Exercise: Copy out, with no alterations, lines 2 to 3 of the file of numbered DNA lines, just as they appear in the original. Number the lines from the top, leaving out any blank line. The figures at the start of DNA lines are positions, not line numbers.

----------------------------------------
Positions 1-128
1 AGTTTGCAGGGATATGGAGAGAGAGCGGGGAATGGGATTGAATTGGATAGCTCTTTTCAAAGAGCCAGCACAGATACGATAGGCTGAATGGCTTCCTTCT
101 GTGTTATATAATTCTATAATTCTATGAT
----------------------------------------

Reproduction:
1 AGTTTGCAGGGATATGGAGAGAGAGCGGGGAATGGGATTGAATTGGATAGCTCTTTTCAAAGAGCCAGCACAGATACGATAGGCTGAATGGCTTCCTTCT
101 GTGTTATATAATTCTATAATTCTATGAT